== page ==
LANSING, Mich. — Sen. Ruth Johnson on Thursday voted for legislation to invest $3.34 billion in dam infrastructure, wastewater systems, groundwater protection and providing clean drinking water to Michigan residents.
“A quarter of Michigan families rely on private wells for their drinking water, so it is critically important that this plan includes $50 million to help provide testing of private wells to ensure families know if their well water is safe and provide options if it is contaminated,” said Johnson, R-Holly. “In addition to helping ensure quality water from private wells, this plan would make improvements to our aging infrastructure to ensure all our families have access to clean drinking water.”
Senate Bill 565 would use $2.37 billion in federal funding, $680 million in state resources and $290 million in repurposed state bond funds to improve Michigan’s dam infrastructure, wastewater systems and groundwater protection and provide clean drinking water.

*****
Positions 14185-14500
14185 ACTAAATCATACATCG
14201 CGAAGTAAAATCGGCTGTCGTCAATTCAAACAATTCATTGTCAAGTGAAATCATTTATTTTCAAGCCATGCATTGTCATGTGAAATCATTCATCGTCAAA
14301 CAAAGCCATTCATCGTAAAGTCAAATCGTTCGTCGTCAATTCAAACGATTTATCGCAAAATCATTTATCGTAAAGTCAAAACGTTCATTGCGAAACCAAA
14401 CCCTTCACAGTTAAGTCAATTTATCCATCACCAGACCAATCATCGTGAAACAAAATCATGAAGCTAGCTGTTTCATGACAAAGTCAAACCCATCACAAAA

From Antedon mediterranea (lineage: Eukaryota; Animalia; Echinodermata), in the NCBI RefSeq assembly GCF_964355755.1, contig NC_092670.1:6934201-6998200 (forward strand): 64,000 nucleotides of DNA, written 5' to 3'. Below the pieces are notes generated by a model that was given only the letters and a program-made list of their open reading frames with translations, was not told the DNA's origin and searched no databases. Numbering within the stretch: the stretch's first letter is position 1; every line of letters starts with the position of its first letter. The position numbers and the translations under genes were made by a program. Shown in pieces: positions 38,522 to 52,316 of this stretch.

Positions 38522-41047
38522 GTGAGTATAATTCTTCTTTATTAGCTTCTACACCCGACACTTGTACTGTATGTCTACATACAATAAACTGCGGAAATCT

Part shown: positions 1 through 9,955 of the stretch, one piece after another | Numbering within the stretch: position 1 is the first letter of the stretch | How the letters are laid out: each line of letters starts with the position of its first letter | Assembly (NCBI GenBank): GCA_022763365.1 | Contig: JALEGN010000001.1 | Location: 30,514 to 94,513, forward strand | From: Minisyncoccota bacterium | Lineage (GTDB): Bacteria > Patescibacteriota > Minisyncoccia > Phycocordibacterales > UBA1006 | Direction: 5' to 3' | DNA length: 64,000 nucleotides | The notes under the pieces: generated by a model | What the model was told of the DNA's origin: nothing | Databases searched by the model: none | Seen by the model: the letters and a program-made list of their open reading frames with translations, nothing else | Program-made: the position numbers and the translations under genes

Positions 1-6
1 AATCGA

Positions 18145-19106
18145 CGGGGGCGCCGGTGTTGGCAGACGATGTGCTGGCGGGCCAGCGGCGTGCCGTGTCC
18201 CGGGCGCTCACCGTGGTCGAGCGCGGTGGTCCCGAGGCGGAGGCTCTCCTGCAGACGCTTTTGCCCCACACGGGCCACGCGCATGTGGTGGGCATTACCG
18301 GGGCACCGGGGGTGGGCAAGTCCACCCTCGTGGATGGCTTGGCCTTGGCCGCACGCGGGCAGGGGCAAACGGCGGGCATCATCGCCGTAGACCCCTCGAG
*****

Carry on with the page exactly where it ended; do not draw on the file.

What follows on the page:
The bill features $1 billion to replace lead pipes throughout the state, $700 million to upgrade local drinking water and wastewater facilities, $680 million for dam infrastructure, $100 million in grants to remove PFAS chemicals from “orphaned” sites, and $85 million to ensure students have access to safe water at school.
Under the plan, $50 million would be dedicated for private well water users, including grants to help them connect to a community water system or increase the depth of their well if their water was contaminated or their well failed after a disaster or install a whole-house or point-of-use filtration system as the result of contamination.
Johnson, who herself relies on a private well for drinking water, created a Water Resources page on her state website to help constituents learn more about water safety. It is available at https://www.senatorruthjohnson.com/water-resources and allows families with well water to find information on available state, county and federal resources — including details on how to test for and, if necessary, safely remove various contaminants from their water.
SB 565 now heads to the House of Representatives for consideration.